M. Leemkuil, J.B. Doppenberg, R.J. Ploeg, C. Krikke, E.J.P de Koning, M.A. Engelse, H.G.D. Leuvenink
Chair(s): prof. dr. Carla C. Baan, Erasmus MC Rotterdam
Thursday 10 march 2016
12:30 - 13:00h at Foyer
Parallel session: Postersessies XI - Opgesplitst in 3 tijdblokken en 3 categoriëen (klinisch, basaal, donatie)
Islet transplantation is an effective treatment option for patients with type I diabetes mellitus. Due to the persistent shortage of good quality donor organs, pancreata from marginal donors are more frequently used for islet transplantation. The standard preservation method cold storage (CS) inadequately prevents ischemia prior to islet isolation. In kidneys and livers, hypothermic machine perfusion (HMP) is demonstrated to be superior to CS in experimental models and clinical settings. It is hypothesized that HMP improves the quality of pancreata for islet isolation.
Human donor pancreata unsuitable for clinical transplantation were connected to our modified dual arterial machine perfusion system, after an initial period of cold ischemia during transport. Islets were isolated after 6 hours of oxygenated HMP. The islet equivalent (IEQ) was analyzed at day 0 and day 3. In vitro islet function was analyzed by performing a dynamic glucose stimulated insulin secretion (GSIS) test. After 3 or 4 days of culture, islets were transplanted under the kidney capsule in STZ-induced diabetic mice (3000 IEQ/mouse). Blood glucose levels were monitored every other day for 28 days. The results were compared with a control group consisting of CS preserved pancreata which were initially accepted for clinical transplantation.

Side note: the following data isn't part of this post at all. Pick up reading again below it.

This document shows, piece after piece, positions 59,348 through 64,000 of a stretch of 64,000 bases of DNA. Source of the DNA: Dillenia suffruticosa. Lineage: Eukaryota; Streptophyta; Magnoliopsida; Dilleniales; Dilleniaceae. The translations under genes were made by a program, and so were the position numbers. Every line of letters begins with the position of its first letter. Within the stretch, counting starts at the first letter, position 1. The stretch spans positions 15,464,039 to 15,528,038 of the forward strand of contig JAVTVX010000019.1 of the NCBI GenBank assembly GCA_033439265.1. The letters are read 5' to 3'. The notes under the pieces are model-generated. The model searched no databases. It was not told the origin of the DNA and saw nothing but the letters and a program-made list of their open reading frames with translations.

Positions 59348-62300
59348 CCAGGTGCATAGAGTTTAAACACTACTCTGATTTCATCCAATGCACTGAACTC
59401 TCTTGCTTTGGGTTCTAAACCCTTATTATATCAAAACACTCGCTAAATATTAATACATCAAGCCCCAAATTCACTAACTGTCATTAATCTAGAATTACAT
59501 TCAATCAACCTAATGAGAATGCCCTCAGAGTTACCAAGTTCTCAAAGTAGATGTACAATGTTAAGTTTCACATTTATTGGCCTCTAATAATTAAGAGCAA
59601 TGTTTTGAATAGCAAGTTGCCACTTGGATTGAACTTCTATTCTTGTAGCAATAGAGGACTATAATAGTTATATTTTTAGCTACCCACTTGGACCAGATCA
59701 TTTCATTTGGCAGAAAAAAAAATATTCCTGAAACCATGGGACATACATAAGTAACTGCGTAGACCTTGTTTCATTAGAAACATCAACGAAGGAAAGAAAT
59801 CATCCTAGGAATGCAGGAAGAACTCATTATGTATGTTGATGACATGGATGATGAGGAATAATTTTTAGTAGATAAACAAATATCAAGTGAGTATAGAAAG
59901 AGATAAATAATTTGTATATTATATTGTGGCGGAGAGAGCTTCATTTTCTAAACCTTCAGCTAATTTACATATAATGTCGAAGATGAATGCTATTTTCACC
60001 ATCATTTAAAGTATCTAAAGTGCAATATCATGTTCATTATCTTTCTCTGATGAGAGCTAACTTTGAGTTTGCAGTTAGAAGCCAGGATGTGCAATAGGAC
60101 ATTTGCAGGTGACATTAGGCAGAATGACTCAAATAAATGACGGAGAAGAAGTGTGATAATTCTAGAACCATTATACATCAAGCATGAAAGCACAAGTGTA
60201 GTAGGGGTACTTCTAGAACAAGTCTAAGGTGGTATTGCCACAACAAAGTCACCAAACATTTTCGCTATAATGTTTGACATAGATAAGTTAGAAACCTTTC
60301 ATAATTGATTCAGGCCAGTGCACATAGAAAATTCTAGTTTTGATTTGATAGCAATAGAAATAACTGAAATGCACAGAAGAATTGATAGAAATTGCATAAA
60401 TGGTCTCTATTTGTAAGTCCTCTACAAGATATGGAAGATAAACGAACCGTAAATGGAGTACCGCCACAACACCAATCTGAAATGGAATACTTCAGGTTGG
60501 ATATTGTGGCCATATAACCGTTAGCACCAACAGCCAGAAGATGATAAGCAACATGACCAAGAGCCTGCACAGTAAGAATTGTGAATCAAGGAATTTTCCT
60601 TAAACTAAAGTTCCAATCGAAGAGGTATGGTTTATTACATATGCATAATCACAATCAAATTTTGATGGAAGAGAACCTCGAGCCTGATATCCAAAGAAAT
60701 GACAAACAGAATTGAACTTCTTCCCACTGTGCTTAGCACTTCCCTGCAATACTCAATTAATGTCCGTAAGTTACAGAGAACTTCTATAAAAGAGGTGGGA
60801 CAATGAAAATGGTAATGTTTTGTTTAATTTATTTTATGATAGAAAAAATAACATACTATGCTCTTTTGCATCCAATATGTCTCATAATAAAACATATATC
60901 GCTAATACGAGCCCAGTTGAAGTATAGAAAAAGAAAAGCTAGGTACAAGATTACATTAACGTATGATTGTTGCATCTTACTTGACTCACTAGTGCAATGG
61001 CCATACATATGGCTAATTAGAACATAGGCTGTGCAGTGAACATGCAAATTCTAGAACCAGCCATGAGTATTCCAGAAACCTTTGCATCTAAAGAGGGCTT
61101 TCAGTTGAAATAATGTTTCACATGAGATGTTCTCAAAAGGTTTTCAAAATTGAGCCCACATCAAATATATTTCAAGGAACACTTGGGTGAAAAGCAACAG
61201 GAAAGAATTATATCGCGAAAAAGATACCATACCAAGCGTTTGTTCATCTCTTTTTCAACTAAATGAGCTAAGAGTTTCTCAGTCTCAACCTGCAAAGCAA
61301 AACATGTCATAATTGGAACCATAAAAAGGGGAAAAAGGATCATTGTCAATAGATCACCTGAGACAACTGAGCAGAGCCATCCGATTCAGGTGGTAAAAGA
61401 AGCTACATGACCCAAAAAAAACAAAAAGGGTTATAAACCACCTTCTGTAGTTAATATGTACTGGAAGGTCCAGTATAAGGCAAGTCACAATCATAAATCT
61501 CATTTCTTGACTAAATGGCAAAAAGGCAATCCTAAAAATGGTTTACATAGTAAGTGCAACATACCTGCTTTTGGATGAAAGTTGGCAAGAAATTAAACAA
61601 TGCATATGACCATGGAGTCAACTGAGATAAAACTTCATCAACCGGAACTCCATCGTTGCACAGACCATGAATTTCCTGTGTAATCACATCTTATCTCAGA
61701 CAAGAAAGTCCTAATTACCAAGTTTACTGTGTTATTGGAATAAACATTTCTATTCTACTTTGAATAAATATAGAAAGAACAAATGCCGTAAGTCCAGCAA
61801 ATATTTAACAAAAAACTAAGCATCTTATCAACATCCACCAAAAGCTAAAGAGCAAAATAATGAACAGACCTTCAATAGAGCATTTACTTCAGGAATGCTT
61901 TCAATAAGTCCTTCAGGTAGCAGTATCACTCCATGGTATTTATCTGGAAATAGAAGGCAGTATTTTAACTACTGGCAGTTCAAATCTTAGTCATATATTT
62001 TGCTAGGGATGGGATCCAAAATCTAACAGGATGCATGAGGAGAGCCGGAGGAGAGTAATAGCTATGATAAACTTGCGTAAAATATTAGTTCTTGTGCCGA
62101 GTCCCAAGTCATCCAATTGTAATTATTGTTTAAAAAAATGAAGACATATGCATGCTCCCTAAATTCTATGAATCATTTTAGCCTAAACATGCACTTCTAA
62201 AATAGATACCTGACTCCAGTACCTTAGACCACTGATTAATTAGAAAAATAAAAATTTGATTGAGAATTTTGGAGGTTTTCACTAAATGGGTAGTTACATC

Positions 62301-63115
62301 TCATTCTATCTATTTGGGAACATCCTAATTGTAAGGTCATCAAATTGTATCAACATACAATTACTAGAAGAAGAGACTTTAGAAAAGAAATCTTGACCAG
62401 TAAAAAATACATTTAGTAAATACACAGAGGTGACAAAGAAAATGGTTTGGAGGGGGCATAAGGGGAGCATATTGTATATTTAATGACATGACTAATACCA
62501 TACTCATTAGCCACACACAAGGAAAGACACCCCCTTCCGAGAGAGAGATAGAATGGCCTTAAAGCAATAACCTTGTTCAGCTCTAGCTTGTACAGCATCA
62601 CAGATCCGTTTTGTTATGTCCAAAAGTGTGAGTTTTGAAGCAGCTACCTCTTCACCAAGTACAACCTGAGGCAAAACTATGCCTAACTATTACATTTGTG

So far, 6 pancreata have been included in this study: 3 pancreata from donation after circulatory death (DCD) donors have been subjected to HMP and 3 pancreata from donation after brain death (DBD) donors were included in the CS control group. In the HMP group, islet IEQ after isolation was 336.956 ± 91.019 and declined to 281.521 ± 116.745 after three days of culturing. In the CS group, IEQ declined from 381.340 ± 369.845 to 209.239 ± 154.580 at day 3. Dynamic GSIS showed no difference of in vitro islet function between the groups. After transplantation in mice, HMP preserved islets were able to achieve normoglycemia in more mice than the CS preserved islets. Because of high variability, no significant differences between groups were seen.
The preliminary data suggests that functional, viable islets can be readily isolated from pancreata after HMP. Inclusion of additional pancreata in both HMP group and the CS control group is ongoing.